PASCO, Wash. — Darigold announced today that it plans to build a $450 million dairy processing plant in Pasco, Wash.
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The Darigold plant in Sunnyside, Wash. The cooperative has announced plans to build a plant in Pasco, Wash. Capital Press File

The plant will produce a new specialized protein powder and butter at what the company and Port of Pasco officials are touting as “the most sophisticated large-scale milk protein facility in North America.”

“It’s great news for ag and all of Washington State, keeping a processing plant of this size and scope,” Randy Hayden, executive director of the port, told the Capital Press. “(It) will support not just the manufacturing jobs at the plant – all of the jobs at the farms and transportation industry. It’s great to have these facilities here supporting our farmers.”

“It’s a deeper commitment from the state’s largest co-op to dairy in Washington State,” said Dan Wood, executive director of the Washington State Dairy Federation. “A couple hundred direct jobs, another thousand support jobs, which is major economic development. It just underscores how important dairy is to the state economy.”

The federation wasn’t involved in the process, Wood said. The organization knew a plant would be located somewhere in central or southeast Washington, but learned the location at the same time as the public.

Port commissioners approved the sale of roughly 150 acres of the Reimann Industrial Center to Darigold during a special commission meeting July 1.

Darigold intends to bring the new facility online in the fall of 2023, according to a port press release.

Darigold expects to process up to 8 million pounds of milk per day in the new facility, said Tafline Laylin, leader of sustainability communications and social engagement for the company. The operation will produce specialized products that can’t be made in any of the company’s other plants.

More than 50% of the facility’s finished product is intended for export, with an emphasis on the Pacific Rim.

Darigold will deploy anaerobic digestion technology as part of the on-site wastewater treatment strategy and use the extracted methane as a natural gas substitute, reducing fossil fuel use, according to a company press release. This will be complemented by machinery that enables heat and energy recovery and reuse.

In addition, the new infrastructure is designed to accommodate future electric vehicles, including a potential conversion of Dairgold’s large fleet of semi-trucks — further reducing greenhouse gas emissions associated with transportation, the company says.

“As commissioners, we’re excited by Darigold’s decision to locate at the Reimann. As Darigold invests approximately $500 million, this is the largest private industrial development to ever occur at the Port of Pasco,” commission president Jim Klindworth said in the press release. “The new jobs at the plant and the new jobs at dairy farms create extraordinary opportunities for Franklin County residents.”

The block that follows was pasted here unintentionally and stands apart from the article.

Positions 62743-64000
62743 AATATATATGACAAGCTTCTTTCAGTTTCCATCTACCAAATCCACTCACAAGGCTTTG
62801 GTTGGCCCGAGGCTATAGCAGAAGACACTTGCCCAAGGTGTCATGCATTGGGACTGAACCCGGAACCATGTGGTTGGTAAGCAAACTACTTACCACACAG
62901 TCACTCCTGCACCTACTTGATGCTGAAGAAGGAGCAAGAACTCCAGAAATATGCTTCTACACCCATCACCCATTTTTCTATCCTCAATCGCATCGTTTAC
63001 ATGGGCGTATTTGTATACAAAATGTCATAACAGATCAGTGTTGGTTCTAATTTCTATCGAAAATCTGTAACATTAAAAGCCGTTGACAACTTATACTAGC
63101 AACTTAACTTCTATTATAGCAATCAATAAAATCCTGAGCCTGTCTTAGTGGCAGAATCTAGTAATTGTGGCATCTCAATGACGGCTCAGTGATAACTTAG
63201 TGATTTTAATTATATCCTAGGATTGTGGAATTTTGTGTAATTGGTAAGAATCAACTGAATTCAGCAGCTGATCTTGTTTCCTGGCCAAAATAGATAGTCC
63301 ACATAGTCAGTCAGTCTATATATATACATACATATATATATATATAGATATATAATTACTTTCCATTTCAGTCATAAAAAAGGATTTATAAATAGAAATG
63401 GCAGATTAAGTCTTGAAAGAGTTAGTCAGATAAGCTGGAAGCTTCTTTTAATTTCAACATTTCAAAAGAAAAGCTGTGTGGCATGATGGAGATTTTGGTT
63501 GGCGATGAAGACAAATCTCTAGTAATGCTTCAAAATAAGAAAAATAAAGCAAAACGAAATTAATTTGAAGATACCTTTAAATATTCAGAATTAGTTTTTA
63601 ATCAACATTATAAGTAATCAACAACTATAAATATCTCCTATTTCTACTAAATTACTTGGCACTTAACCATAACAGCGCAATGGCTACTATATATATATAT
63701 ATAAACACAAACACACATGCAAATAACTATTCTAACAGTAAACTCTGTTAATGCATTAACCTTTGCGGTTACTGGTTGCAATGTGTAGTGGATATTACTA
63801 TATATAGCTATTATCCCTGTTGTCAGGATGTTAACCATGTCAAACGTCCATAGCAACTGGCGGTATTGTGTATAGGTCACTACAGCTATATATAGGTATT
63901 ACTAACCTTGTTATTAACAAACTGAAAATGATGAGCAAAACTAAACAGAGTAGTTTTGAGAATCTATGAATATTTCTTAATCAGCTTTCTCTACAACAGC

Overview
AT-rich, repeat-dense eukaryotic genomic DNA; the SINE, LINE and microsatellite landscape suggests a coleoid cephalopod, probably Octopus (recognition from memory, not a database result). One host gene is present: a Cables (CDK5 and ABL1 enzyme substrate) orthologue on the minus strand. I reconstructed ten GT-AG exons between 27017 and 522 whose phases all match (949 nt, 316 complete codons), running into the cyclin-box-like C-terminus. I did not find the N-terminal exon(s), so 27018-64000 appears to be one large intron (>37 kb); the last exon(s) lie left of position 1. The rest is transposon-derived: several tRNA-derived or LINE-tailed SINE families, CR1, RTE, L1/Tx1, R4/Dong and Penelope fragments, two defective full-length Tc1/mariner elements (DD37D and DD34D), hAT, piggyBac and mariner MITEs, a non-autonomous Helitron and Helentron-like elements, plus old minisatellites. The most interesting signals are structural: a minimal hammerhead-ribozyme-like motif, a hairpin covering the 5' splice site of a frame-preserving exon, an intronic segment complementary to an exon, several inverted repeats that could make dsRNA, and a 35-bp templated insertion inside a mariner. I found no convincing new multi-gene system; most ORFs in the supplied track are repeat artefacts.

Darigold has been working with the port since last fall as part of its extensive Pacific Northwest search for the right location for its new facility. Darigold officials predict the capital investment will be between $450 million and $500 million.

“The new specialized protein and butter operation in the Port of Pasco’s Reimann Industrial Center facility is expected to accelerate our farmer-owned cooperative’s goal of reaching carbon neutrality by 2050, cementing a longstanding tradition of continuous stewardship and sustainability improvements,” said Stan Ryan, president and CEO of Darigold, in the press release.

The new facility will also create approximately 200 new “high-quality” jobs onsite and over 1,000 jobs in the supporting services and supply chain, he said.

A closing date on the land sale is contingent on the port and its state and local partners meeting several time-sensitive deadlines. The primary tasks involve construction of infrastructure that will serve the Reimann and Darigold.

“Our local and state partners creatively rolled up their sleeves to launch a plan that makes it possible to deliver critical infrastructure to the Reimann to serve the Darigold project,” Hayden said in the port’s press release. “We’re especially grateful for the Washington State Legislature’s support of $7.5 million to cover part of the costs for water, wastewater, roads and rail improvements. The City of Pasco, Franklin County, Franklin PUD and TRIDEC are also making key investments.”

The Port of Pasco and Darigold expect to close on the land sale in 120 to 180 days. The extended due diligence phase provides time to confirm that the state’s new and future climate legislation will not impact the project, according to the release.

A reduction in greenhouse gas emissions associated with transportation combined with a suite of cutting-edge efficiency technologies are expected to offset per unit emissions by up to 25%, Ryan said in the press release.

The Northwest Dairy Association is a cooperative owned by nearly 500 dairy farmers in Washington, Oregon, Idaho and Montana. Its products are marketed under the Darigold trade name.

Hayden, with the port of Pasco, gave credit to the Washington farming industry.

“We would not be in a position to welcome a plant like this without all of the hard work and commitment our farmers do to earn a living in Washington and produce all of the milk and other products we all need to go about our lives,” he said.

Nominations are open for Fonterra’s board election but a repeat of the drama that rocked the vote three years ago can be ruled out.

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